Culture minister calls for more geographic diversity in the arts
More should to be done to spread the "world-beating excellence" of British arts and culture to all parts of the UK, the new culture minister has said.
"No one should be excluded... because of their postcode," digital and culture minister Matt Hancock said in a speech to the arts and creative industries.
London's success should be "matched in every part of our land", he added.
The creative industries would be "absolutely central to [the UK's] post-Brexit future", he also said on Friday.
Speaking in central London, Mr Hancock said the UK's "cultural capital [had] long served as our global calling card".
The arts are central not just "to who we are as a country" but also "to our future prosperity as a nation", he said.
'Force for openness'
The minister said he would "fight to ensure that the creative and digital industries are at the heart of [the] government's industrial strategy".
Creative sector tax reliefs, he insisted, would "not be adversely affected" by the UK's decision to leave the European Union.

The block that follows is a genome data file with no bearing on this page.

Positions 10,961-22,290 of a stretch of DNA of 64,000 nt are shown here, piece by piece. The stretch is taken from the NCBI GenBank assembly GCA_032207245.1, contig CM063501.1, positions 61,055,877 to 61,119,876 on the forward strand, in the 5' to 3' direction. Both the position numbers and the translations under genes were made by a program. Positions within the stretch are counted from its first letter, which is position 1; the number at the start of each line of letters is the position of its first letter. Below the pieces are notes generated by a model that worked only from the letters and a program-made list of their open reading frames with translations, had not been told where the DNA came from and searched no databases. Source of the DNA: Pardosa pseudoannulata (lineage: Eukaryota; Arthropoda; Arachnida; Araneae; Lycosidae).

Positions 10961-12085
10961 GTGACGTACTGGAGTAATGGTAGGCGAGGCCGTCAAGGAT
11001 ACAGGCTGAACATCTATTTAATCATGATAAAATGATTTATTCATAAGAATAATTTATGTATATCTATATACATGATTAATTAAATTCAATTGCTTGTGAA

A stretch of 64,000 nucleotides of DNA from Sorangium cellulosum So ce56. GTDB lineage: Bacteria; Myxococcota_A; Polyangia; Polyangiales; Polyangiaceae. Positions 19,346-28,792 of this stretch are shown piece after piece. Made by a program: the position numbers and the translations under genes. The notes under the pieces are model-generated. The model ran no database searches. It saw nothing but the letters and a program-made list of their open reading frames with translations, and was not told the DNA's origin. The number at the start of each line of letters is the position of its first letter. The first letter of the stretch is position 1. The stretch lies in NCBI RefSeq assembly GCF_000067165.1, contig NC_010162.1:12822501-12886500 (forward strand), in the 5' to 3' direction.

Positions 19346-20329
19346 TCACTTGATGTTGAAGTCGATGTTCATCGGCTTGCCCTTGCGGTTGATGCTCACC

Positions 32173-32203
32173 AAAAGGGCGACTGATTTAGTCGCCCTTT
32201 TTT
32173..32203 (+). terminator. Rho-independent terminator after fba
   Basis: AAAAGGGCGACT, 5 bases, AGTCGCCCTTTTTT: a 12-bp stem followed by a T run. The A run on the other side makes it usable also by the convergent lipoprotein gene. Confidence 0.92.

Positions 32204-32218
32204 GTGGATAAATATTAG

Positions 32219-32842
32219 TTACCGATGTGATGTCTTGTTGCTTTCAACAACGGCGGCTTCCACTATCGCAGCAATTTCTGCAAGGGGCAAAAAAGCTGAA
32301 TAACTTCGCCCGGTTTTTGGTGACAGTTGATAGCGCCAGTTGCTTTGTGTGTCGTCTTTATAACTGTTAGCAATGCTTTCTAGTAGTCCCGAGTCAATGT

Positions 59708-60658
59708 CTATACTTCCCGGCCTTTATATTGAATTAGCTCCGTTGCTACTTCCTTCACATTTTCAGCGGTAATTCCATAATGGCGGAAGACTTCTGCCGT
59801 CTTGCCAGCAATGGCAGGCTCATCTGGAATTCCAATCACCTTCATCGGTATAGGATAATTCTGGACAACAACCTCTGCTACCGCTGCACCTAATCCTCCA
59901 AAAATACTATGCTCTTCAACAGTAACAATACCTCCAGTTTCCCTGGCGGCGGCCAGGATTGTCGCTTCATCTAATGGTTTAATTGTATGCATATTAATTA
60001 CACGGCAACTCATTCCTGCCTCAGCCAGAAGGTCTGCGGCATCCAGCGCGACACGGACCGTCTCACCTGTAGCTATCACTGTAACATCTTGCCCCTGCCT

He also pledged that free entry to the permanent collections of the country's national museums was "not up for review".
During his address, hosted by the Creative Industries Federation at BFI Southbank, Mr Hancock also announced the following:
- Entrepreneur Neil Mendoza, a non-executive director at the Department for Culture, Media and Sport (DCMS) will lead a "full review" of the challenges facing British museums
- A consultation has been launched on a tax relief for museum and gallery exhibitions
- The creative industries will be held "to a higher standard" with regards to access and diversity
"You have a special responsibility to be a force for openness and social mobility in Britain," he told an audience that included Sir Nicholas Kenyon, director of the Barbican, and National Gallery director Gabriele Finaldi.
Mr Hancock's keynote speech followed an address earlier this week at the AGM of the British Phonographic Industry, during which he called on the music industry to ensure there was "diversity... in the boardroom as much as backstage."
"Music can't be the preserve of the privileged," he went on. "Are you doing all you can to blast open the doors to the industry?"
Elsewhere during the speech, Mr Hancock wondered why Adele's music was "so morose" given her remarkable global success.
The Conservative MP for West Suffolk took over from Ed Vaizey at the DCMS in July.